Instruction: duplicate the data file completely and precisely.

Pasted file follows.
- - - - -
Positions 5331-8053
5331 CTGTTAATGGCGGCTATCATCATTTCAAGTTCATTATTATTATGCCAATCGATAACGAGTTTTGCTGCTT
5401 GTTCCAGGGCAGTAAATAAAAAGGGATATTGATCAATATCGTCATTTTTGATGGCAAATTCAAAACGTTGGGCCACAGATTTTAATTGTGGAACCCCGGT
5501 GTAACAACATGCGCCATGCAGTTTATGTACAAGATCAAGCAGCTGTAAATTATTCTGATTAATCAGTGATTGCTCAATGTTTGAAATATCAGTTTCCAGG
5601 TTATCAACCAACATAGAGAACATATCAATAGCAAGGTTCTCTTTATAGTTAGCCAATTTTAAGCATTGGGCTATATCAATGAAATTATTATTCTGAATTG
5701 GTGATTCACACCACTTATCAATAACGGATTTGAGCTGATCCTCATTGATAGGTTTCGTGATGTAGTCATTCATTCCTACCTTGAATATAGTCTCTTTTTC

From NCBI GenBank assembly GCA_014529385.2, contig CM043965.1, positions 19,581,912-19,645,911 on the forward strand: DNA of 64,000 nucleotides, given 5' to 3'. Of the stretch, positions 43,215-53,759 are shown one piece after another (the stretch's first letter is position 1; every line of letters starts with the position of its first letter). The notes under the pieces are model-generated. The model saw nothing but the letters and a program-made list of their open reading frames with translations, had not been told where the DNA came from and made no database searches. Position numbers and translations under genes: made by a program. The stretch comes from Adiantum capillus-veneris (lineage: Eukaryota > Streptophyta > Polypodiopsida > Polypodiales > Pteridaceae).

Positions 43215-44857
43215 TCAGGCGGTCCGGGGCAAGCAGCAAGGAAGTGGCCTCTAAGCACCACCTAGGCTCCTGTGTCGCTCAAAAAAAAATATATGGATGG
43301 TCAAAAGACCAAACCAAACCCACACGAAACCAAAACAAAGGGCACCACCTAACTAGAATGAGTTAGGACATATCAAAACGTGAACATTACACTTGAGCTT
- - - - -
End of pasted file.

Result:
Positions 5331-8053
5331 CTGTTAATGGCGGCTATCATCATTTCAAGTTCATTATTATTATGCCAATCGATAACGAGTTTTGCTGCTT
5401 GTTCCAGGGCAGTAAATAAAAAGGGATATTGATCAATATCGTCATTTTTGATGGCAAATTCAAAACGTTGGGCCACAGATTTTAATTGTGGAACCCCGGT
5501 GTAACAACATGCGCCATGCAGTTTATGTACAAGATCAAGCAGCTGTAAATTATTCTGATTAATCAGTGATTGCTCAATGTTTGAAATATCAGTTTCCAGG
5601 TTATCAACCAACATAGAGAACATATCAATAGCAAGGTTCTCTTTATAGTTAGCCAATTTTAAGCATTGGGCTATATCAATGAAATTATTATTCTGAATTG
5701 GTGATTCACACCACTTATCAATAACGGATTTGAGCTGATCCTCATTGATAGGTTTCGTGATGTAGTCATTCATTCCTACCTTGAATATAGTCTCTTTTTC

From NCBI GenBank assembly GCA_014529385.2, contig CM043965.1, positions 19,581,912-19,645,911 on the forward strand: DNA of 64,000 nucleotides, given 5' to 3'. Of the stretch, positions 43,215-53,759 are shown one piece after another (the stretch's first letter is position 1; every line of letters starts with the position of its first letter). The notes under the pieces are model-generated. The model saw nothing but the letters and a program-made list of their open reading frames with translations, had not been told where the DNA came from and made no database searches. Position numbers and translations under genes: made by a program. The stretch comes from Adiantum capillus-veneris (lineage: Eukaryota > Streptophyta > Polypodiopsida > Polypodiales > Pteridaceae).

Positions 43215-44857
43215 TCAGGCGGTCCGGGGCAAGCAGCAAGGAAGTGGCCTCTAAGCACCACCTAGGCTCCTGTGTCGCTCAAAAAAAAATATATGGATGG
43301 TCAAAAGACCAAACCAAACCCACACGAAACCAAAACAAAGGGCACCACCTAACTAGAATGAGTTAGGACATATCAAAACGTGAACATTACACTTGAGCTT